Whangaroa RSA, Kaeo
I have served on the Whangaroa RSA as a Chairperson since 2018. The pillars of the RSA are founded on courage, commitment, camaraderie, and advocacy. This is based on people helping people. The strategic plan for the Whangaroa RSA is aligned to these values and designed to support the welfare and wellbeing of its veterans and their dependents. Key dates and remembrance services are planned and appropriately commemorated. Ongoing support of the RNZRSA educational goals and objectives in the schools within the Whangaroa and Kaeo area are maintained. The planned outcome is to enhance the longevity and proud history of the Whangaroa RSA. We are planning to commemorate the centenary of this building on ANZAC DAY 2025. “Kei wareware tātou.”
I was fortunate to spend time with Cannon Wī Huata (Padre, 28th Māori Battalion), at a dedication of the carving from Ngāti Kahungunu to the Officer Cadet school. At my request, he translated Helen Keller’s quote “Life is a daring adventure or nothing” into te reo Māori.” This is his translation, “He oranga mō te wā he wero, ahakoa kore noa iho.”
This quote/whakatauki encapsulates my journey of faith and the many facets of whānau.
I am indebted to those who have supported, guided, and have been instrumental throughout my military and civilian adventures. It is important to acknowledge my whānau for their unwavering support of all my endeavours and specifically to my wife, Helen. “E kore rawa te aroha e mimiti mōu mō tāu mahi ki te whakatipu tō tātou whānau I ngā wā katoa.”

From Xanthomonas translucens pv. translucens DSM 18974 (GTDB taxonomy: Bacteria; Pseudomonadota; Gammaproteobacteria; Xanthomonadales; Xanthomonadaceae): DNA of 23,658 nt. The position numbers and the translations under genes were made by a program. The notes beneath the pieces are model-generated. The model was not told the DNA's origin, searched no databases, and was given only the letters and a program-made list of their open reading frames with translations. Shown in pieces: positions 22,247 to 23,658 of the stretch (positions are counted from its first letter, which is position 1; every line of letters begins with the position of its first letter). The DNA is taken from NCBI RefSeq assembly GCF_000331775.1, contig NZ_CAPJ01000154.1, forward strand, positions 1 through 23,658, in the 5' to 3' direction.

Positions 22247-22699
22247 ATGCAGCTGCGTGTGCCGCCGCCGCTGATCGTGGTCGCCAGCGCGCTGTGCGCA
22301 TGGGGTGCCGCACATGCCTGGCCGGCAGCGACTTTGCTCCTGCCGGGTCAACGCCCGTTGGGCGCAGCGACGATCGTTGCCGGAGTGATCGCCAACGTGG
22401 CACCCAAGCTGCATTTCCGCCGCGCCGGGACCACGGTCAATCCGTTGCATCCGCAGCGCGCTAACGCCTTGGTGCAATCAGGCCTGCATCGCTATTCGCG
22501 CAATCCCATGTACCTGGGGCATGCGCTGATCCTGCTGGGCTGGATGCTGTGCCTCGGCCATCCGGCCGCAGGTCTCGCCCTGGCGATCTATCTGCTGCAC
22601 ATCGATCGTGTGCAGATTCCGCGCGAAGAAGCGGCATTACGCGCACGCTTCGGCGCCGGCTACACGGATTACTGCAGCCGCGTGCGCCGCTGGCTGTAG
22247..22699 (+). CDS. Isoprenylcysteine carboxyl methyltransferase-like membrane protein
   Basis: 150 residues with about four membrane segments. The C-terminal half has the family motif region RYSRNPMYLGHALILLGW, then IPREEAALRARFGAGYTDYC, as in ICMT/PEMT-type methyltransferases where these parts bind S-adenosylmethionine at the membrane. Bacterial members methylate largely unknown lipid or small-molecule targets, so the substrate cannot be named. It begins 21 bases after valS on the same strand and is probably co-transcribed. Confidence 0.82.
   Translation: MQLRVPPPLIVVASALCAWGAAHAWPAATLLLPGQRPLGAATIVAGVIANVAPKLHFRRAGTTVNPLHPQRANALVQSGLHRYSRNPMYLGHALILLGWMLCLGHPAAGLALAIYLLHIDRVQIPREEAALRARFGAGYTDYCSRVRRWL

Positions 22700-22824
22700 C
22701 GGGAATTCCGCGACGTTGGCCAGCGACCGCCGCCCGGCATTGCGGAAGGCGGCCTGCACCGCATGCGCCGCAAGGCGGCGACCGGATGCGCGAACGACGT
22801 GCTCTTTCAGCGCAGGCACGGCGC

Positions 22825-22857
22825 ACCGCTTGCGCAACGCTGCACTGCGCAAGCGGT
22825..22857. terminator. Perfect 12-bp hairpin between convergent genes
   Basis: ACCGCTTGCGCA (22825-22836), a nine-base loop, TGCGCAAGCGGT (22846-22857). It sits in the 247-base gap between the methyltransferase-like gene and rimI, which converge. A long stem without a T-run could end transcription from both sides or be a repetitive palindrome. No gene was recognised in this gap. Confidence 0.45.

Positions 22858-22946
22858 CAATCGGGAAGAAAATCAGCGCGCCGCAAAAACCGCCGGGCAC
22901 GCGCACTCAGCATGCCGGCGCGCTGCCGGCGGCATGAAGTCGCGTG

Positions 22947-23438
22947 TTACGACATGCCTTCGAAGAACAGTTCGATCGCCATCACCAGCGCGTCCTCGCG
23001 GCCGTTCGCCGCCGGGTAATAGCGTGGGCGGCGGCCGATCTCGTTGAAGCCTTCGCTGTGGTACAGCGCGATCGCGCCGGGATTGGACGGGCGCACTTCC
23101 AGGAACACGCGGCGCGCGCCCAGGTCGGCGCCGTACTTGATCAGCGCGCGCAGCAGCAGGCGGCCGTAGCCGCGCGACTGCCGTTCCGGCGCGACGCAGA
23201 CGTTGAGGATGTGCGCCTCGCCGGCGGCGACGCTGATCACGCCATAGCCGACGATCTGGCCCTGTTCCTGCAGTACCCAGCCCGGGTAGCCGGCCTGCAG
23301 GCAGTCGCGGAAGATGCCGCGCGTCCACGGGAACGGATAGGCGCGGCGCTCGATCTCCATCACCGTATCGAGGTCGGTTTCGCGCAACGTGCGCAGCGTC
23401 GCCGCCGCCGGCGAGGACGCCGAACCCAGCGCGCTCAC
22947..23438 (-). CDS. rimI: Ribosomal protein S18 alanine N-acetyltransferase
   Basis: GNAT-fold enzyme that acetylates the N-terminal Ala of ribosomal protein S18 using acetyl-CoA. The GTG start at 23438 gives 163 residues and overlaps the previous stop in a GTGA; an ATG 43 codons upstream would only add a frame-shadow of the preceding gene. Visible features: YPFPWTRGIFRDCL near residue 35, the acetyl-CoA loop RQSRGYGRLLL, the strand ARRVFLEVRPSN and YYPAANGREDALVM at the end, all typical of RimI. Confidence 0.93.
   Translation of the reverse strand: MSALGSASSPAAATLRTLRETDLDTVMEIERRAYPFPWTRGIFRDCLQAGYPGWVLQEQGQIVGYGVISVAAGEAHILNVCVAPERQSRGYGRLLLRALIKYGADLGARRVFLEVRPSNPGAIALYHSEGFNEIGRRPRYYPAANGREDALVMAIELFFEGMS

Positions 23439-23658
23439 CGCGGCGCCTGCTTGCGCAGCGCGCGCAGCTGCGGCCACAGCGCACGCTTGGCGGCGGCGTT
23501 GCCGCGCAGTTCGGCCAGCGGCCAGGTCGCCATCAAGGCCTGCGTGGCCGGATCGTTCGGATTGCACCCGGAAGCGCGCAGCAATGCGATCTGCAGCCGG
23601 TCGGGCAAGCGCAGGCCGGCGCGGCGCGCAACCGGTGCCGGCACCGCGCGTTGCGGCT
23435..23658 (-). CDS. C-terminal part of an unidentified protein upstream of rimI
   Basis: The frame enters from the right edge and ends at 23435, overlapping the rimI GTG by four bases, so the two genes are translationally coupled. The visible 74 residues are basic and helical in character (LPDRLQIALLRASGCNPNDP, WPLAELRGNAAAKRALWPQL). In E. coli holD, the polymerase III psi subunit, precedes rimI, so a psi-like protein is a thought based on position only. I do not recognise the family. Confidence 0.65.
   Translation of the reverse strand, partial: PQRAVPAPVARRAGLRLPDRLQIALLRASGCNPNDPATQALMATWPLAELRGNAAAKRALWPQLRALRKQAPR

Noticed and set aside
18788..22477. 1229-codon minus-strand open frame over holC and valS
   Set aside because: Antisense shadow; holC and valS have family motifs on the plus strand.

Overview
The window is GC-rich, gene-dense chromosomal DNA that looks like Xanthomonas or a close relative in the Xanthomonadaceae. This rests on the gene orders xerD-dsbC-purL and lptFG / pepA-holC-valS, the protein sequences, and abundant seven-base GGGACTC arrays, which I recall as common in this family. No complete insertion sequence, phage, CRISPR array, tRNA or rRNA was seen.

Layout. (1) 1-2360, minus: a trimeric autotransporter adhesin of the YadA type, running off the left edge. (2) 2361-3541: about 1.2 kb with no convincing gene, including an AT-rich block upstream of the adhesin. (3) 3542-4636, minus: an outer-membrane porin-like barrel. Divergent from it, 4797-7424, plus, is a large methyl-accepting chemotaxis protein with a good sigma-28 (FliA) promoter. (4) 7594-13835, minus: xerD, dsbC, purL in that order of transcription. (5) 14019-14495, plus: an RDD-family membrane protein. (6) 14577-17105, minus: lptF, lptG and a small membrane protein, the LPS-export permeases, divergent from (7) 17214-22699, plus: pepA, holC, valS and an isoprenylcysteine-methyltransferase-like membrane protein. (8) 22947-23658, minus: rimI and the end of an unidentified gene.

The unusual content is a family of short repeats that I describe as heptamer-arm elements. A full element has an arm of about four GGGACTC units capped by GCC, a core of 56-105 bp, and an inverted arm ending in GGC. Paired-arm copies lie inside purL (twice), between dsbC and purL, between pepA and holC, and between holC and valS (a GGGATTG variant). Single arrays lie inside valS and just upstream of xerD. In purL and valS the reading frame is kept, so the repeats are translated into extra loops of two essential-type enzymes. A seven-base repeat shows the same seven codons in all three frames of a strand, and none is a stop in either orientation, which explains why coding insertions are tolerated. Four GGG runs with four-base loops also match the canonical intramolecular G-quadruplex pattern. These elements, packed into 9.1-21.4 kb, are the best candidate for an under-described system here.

Kāti ra, noho ora mai i raro i ngā manaakitanga o te Atua kaha rawa.
Nā te whānau Herewini
This is a truly unique career, one that encompasses both service to the country and service to the community. I can only echo Colonel Isherwood’s personal tribute again: “Kevin’s Army career has been characterised by unselfishness, loyalty, self-discipline and a determination to achieve any goals set.” A true exemplar of the R F Cadet School. Forte Fortuna Juvat!
Thanks to Kevin for the tribute text and to Bob Davies for coordinating the tribute to Kevin.
Home Base launch
The memoir of my 3 years as a Clubbie is being launched LIVE ONLINE at 1830 hours NZDT on Tuesday 9 November. The book is published by The Cuba Press and is my fifth published work. The launcher is Lt Col (retd) Chris Pugsley, an eminent New Zealand military historian.
If you would like to ‘attend’ the launch, get your refreshments organised so you are not late for place of parade, then go to https://goodbookshop.nz/events/homebase and click on the Good Books Youtube page link.
RF Cadet School Trivia
The answer to September’s trivia question (What was the standard meal you got served for Sunday night tea?) was answered by Peter Jackson: Steak,chips and corn off the cob. 1966-67 Sunday night tea.